The Democratic position is that $0 should go to the wall. Speaker Nancy Pelosi (D-Calif.) recently said she could agree to $1, but that was just a trolling remark. At this point, even if Trump offered an extension of the Deferred Action on Childhood Arrivals immigration program for border wall money, Democrats would have difficulty taking the deal. Many don’t trust Trump, and many have called the wall “a monument to racism.”

Democrats also say giving the president a border wall at this point ― at any price ― would be rewarding his shutdown temper tantrum.

Rep. Mark Takano (D-Calif.) told HuffPost on Tuesday that any compromise now would be “legitimizing a tactic of shutting down government to achieve a legislative end.”

“That is, in principle, wrong,” Takano said.

Democrats want Trump to extend government funding, and they don’t want to pay a ransom. They believe voters mostly blame Trump and Republicans for the shutdown ― which is true, according to the most recent polls ― and they see the politics of the shutdown just getting worse for Republicans, as more than 800,000 federal workers go without pay and a slew of government programs are either shuttered or slowed to a crawl.

Workers have already missed one paycheck, and they’ll miss their next soon. (Payday varies across agencies, but the shutdown started on Dec. 22, and some workers will miss their second check next week.)

The Supplemental Nutrition Assistance Program, more commonly known as food stamps, is using leftover money to cover February, but the program could run dry in March. Because of the shutdown at the Food and Drug Administration, food inspections are more sparse. Transportation Security Administration agents and air traffic controllers are not being paid ― and could at any moment go on strike, grounding most air travel.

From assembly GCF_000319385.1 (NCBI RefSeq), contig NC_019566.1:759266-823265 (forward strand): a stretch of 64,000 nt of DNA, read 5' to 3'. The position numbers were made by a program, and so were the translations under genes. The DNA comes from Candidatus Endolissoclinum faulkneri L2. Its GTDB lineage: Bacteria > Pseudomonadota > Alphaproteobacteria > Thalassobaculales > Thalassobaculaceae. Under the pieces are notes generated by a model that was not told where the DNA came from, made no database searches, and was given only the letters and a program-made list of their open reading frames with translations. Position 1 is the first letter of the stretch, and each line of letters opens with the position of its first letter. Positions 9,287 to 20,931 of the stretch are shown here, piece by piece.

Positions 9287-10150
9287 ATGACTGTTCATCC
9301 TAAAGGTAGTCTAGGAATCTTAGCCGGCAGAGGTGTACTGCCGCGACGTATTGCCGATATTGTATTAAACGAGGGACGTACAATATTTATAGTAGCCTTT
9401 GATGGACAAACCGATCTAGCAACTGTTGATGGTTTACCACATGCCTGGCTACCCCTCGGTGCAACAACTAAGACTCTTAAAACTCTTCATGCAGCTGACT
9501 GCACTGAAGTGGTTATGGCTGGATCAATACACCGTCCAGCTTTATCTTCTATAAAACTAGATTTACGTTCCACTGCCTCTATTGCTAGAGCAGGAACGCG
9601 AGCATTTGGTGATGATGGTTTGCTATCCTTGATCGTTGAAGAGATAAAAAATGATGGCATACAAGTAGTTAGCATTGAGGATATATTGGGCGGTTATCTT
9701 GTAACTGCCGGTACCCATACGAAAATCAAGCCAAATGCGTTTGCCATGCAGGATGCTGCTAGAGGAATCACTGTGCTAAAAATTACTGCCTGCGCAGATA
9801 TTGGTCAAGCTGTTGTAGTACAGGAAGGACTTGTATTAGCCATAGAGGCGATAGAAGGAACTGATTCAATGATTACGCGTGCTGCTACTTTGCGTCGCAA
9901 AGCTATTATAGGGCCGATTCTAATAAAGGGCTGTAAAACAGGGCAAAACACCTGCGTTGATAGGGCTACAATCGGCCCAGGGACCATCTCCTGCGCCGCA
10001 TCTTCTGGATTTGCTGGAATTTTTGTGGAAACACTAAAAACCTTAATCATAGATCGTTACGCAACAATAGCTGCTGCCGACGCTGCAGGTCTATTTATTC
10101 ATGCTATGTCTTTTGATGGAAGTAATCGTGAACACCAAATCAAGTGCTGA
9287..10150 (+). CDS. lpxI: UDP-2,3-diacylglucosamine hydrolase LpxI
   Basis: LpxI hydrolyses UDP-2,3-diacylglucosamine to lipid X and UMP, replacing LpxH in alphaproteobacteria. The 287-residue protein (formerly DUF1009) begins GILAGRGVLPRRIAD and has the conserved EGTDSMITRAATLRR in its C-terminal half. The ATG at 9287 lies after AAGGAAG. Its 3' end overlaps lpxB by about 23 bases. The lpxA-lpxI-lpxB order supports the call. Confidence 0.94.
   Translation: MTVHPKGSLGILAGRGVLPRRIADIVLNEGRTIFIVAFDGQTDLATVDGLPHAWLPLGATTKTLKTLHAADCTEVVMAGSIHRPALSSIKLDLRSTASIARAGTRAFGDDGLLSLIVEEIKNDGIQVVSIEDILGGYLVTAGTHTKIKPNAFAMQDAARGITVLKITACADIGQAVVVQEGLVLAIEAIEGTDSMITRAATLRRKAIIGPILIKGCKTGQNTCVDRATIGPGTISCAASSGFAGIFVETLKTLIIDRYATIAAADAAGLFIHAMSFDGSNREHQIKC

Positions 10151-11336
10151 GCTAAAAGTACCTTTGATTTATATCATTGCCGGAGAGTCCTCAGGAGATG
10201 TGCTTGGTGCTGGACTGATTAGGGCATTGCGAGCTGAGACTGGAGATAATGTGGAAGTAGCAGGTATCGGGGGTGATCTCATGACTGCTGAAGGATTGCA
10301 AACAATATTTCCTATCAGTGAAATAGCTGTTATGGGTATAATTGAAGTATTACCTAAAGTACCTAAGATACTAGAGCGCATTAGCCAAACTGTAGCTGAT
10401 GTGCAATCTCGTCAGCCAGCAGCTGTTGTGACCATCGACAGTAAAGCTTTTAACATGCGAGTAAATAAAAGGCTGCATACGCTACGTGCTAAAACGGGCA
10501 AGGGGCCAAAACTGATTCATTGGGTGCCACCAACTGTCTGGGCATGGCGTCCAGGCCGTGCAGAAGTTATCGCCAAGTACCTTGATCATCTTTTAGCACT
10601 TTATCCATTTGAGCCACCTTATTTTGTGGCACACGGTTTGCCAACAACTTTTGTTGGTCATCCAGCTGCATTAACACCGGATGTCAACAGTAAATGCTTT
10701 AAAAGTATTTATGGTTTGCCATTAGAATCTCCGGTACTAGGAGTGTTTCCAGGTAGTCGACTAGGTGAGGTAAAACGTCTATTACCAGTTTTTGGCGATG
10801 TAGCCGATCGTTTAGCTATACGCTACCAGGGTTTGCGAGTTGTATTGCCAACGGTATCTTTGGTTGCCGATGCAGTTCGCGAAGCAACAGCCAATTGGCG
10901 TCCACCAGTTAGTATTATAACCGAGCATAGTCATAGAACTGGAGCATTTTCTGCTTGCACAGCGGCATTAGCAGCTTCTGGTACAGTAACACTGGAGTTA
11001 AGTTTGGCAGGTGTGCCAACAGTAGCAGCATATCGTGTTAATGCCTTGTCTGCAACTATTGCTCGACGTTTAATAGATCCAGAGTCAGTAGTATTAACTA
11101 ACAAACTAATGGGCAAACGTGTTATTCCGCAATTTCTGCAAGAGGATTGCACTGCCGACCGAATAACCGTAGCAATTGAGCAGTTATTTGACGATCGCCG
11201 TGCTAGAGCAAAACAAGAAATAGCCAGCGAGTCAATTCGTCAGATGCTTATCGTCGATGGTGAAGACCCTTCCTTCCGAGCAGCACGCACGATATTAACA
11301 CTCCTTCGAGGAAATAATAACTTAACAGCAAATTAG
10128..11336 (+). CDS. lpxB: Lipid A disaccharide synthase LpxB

And just as Democrats are stuck on $0 for the wall, Trump is stuck on $5.7 billion. Two weeks ago, the day after Vice President Mike Pence tried to negotiate on Capitol Hill by floating a number closer to $2 billion, Trump clarified that he wanted the full amount.

Republicans on Capitol Hill say they believe Trump would take less, but when you ask why Trump hasn’t come down from his original ask, they point to Democrats not moving off their position.

“They don’t want to give a dollar, and I don’t know that anybody believes no border security is good,” House Freedom Caucus member Scott Perry (R-Pa.) told HuffPost on Tuesday, ignoring the fact that the Department of Homeland Security appropriations bill includes billions for border security that isn’t a wall― including $16 billion alone for the Customs and Border Protection agency. (The Senate actually included $1.6 billion for “pedestrian fencing” in their bill late last year, though that might now be a tough sell to House Democrats.)

Still, Republicans believe Democrats aren’t negotiating at all, and they think that position is untenable.

Democrats counter that they’ve already negotiated. They point to the concessions they’ve already made on appropriations bills and say, again, that to negotiate now would be immoral and counterproductive.

That doesn’t leave much room for a solution.

In Perry’s words, “There’s not a lot of common ground. I don’t know what changes the game.”